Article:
The Truth About Motley Crue And Lars Ulrich's Feud

There's nothing like a tall glass of rock-and-roll drama in the morning, which happens to be around 3 p.m. rock-and-roll time. In this "Why are those people fighting?" piece, we're here to talk about the feud between Mötley Crüe and co-founder of the band Metallica, Lars Ulrich.

The feud dates back to the early '80s. Both bands were up-and-coming, blasting out metal through Hollywood as they climbed their way to fame. The feud wasn't short-lived. In fact, there have been new incidents as recently as 2015, long after both Metallica and Mötley Crüe have reached the heights of heavy metal superstardom. Most rock "feuds" involve a harsh word here and there or headlines that mirror "Why don't you see so-and-so together?" In this case, fans have gotten everything from a near brawl between the metal musicians to drawn-out hate letters. The real metal stuff. None of that "I'll see you in court" business.

Size doesn't necessarily win fights, but it tends to be an important factor in a lot of them We're not sure if you know this, but Mötley Crüe bassist Nikki Sixx stands a full seven inches over the 5' 6" Lars Ulrich. Luckily, the two have never come to blows, but there was a time that they almost did, and it was all due to Ulrich's big mouth.

It all started with Ulrich running his mouth

Metallica and Mötley Crüe were up-and-coming bands at the same time, in the same neighborhood. This, as you might surmise, caused a little tension. They were two very different breeds of metal, but there had to have been some competition over fans. One night, a very long time ago (1982), Lars Ulrich was hanging out, not minding his own business, when he almost got pummeled by Mötley Crüe.

"One night out in front of the Troubadour we're standing there in our Iron Maiden shorts and after a couple of, you know, cold Schlitz malt liquors, we saw Nikki [Sixx] and Tommy [Lee]," Ulrich told Rolling Stone in 2015That's when he decided it was a bright idea to yell "F*** Mötley Crüe!" at the incoming rival band. The towering bassist shot off after Ulrich, who ran for his life to avoid a beat-down. "And the one thing I could do, all five-foot-six of me, is I could run faster than he could in his 16-inch platform boots," said Ulrich.

Ulrich's near beat-down seems to be the beginning of the Mötley Crüe-Ulrich feud, but it certainly wasn't the end. In 1997, Ulrich accused Mötley Crüe of performing to a tape at the American Music Awards, which, according to Blabbermouth, they actually did.

A decades-long feud

It's not uncommon for performers to lip-sync to prerecorded songs as a way to save their voice and make sure they sound as good in a studio as they do on the road. The problem is that people see bands live to hear them, well, perform live.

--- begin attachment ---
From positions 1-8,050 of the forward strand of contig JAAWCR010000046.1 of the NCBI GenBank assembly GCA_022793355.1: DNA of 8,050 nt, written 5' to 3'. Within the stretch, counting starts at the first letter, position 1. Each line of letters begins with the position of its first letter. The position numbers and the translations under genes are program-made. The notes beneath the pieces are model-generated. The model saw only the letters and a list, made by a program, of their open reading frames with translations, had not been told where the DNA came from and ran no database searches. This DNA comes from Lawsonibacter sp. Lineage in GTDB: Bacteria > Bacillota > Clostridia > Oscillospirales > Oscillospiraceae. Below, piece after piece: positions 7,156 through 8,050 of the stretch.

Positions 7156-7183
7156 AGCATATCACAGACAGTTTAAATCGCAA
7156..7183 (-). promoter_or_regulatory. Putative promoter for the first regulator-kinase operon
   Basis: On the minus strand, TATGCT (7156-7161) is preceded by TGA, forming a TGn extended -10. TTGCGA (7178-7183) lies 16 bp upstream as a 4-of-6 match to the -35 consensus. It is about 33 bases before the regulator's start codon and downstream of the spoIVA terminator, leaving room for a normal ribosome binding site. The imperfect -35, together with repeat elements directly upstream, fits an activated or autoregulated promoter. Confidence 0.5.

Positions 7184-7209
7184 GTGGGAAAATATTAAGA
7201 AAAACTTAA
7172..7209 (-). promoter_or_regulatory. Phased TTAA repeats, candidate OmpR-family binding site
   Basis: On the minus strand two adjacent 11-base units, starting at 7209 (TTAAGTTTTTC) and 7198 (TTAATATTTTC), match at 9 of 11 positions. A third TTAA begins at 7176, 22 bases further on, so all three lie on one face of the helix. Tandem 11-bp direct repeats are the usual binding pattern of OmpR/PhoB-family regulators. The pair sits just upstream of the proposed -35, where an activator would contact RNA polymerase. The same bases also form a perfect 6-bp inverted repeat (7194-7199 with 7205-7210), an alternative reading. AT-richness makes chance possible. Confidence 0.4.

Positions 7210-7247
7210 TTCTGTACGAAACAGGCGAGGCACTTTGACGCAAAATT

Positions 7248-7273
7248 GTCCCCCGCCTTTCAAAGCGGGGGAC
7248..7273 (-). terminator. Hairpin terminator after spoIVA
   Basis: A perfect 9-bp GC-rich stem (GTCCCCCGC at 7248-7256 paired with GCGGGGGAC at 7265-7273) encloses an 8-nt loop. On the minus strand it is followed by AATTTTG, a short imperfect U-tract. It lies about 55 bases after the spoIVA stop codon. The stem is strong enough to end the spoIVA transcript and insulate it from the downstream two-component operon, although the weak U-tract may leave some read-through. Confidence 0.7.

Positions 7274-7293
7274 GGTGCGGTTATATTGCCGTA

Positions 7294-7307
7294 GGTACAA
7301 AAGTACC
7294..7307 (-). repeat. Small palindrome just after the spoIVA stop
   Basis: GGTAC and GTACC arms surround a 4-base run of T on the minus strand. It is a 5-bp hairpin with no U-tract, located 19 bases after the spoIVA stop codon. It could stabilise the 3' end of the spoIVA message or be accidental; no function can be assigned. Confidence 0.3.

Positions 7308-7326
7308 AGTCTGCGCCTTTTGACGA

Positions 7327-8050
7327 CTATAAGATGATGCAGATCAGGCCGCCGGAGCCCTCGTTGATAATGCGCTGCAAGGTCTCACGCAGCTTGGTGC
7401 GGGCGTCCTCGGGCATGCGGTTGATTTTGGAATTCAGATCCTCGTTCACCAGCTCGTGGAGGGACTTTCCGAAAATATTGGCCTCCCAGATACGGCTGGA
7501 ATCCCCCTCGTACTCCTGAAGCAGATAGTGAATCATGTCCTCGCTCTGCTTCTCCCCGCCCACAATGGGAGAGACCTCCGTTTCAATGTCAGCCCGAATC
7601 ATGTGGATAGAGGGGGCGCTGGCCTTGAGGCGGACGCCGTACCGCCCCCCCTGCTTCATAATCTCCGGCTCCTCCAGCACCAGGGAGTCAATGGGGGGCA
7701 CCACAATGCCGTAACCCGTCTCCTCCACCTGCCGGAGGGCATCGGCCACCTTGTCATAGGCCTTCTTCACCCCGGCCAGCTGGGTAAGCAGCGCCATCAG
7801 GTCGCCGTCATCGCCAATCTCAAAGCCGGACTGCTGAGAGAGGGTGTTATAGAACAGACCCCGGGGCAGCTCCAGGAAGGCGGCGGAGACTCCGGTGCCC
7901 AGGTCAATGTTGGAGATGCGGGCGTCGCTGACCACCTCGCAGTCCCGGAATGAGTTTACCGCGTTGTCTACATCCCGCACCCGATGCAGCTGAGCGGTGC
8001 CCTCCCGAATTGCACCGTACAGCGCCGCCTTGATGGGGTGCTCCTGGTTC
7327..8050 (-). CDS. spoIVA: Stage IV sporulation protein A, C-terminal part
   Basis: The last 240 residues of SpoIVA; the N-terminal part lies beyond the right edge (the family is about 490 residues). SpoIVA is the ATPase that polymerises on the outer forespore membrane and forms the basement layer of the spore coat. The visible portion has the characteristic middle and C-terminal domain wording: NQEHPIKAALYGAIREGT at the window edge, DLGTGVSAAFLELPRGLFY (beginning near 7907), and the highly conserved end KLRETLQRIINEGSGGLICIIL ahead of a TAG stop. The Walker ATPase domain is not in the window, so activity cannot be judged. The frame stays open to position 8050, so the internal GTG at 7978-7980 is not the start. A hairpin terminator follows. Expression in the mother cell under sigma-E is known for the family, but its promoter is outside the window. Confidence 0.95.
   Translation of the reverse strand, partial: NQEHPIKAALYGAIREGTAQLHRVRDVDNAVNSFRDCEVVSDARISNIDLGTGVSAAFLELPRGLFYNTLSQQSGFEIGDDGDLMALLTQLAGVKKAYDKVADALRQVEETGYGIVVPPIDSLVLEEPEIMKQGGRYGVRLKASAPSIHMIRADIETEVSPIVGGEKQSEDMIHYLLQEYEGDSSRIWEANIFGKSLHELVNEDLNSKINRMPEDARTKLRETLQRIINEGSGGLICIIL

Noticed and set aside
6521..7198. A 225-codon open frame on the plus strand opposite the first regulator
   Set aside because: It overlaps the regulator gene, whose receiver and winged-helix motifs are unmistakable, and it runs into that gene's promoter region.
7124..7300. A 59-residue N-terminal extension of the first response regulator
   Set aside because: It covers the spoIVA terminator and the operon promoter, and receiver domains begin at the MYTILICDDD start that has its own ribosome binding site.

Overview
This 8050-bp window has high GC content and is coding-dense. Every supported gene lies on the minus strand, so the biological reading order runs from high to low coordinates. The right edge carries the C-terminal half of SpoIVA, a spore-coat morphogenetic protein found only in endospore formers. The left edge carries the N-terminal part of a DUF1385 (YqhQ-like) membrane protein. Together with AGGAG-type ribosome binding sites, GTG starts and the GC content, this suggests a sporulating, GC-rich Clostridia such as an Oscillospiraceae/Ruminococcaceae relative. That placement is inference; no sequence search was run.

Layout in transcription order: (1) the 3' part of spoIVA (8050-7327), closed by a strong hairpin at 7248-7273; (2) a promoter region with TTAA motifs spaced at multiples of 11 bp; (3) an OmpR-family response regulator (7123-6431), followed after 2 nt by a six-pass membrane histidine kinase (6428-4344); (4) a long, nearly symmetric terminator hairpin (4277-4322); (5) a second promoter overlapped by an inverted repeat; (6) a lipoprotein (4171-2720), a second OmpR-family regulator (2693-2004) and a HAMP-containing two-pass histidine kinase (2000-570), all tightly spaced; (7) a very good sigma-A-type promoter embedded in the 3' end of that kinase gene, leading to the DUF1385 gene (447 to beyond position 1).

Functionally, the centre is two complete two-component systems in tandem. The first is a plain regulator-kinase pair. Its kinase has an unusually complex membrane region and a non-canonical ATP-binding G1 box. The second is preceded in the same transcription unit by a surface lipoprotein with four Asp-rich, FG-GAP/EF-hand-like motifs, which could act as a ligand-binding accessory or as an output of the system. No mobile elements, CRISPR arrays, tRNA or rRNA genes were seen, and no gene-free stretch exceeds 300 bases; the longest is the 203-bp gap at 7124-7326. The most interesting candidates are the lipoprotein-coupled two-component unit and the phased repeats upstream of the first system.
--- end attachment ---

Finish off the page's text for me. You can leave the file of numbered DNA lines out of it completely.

When Nikki Sixx heard about Ulrich's allegations, he posted a letter to the Metallica drummer on an online forum. "Dear, Sweet, Fat, Balding, Larz (love the make-up, babe!)," Sixx writes, "taking your ever-moronic soapbox position on a subject that's NONE of your f****** business has made you out to be an a****** as usual. Considering that me and Tommy know that your live tapes have been re-recorded. And ALL your instruments were repaired in Pro Tools (and had that b**** to lie to your fans an call it a 'live' album)." Sixx then goes on to accuse the drummer of throwing stones at glass houses and all that jazz.

What do we mean when we say the feud between Mötley Crüe and Lars Ulrich has a "step-brother" vibe? It's because Mötley Crüe seems to think that they're the only ones allowed to give Ulrich a hard time. And they definitely do give him exactly that.

The feud has a weird step-brother vibe to it

Even in recent years, the band hasn't exactly laid off the Metallica drummer. For example, in 2015, Tommy Lee, Mötley Crüe founding member and drummer, posted an image of Ulrich to his Twitter account with the phrase "Straight Outta Tempo." But Mötley Crüe has also come to Metallica's defense in the past.

In 2003, Nikki Sixx posted another letter online, taking a position fans probably didn't expect. "I've been the one on the receiving end of this stick so many times I've learned to have sympathy even for the enemy," Sixx says. "What is with all the negative tounge slashing [sic] on METALLICA's new music. I haven't heard the first song yet. But you would think they have committed some sort of a crime the way fans are going on about the song. Of course few have heard the album so how can so many be telling us the whole thing stinks?"

The Mötley Crüe bassist even admits he was a fan of Metallica's Black Album. The letter served as a rare insight into the world of heavy metal superstars, showing that the "feud" between the two bands is likely more of a game than something serious.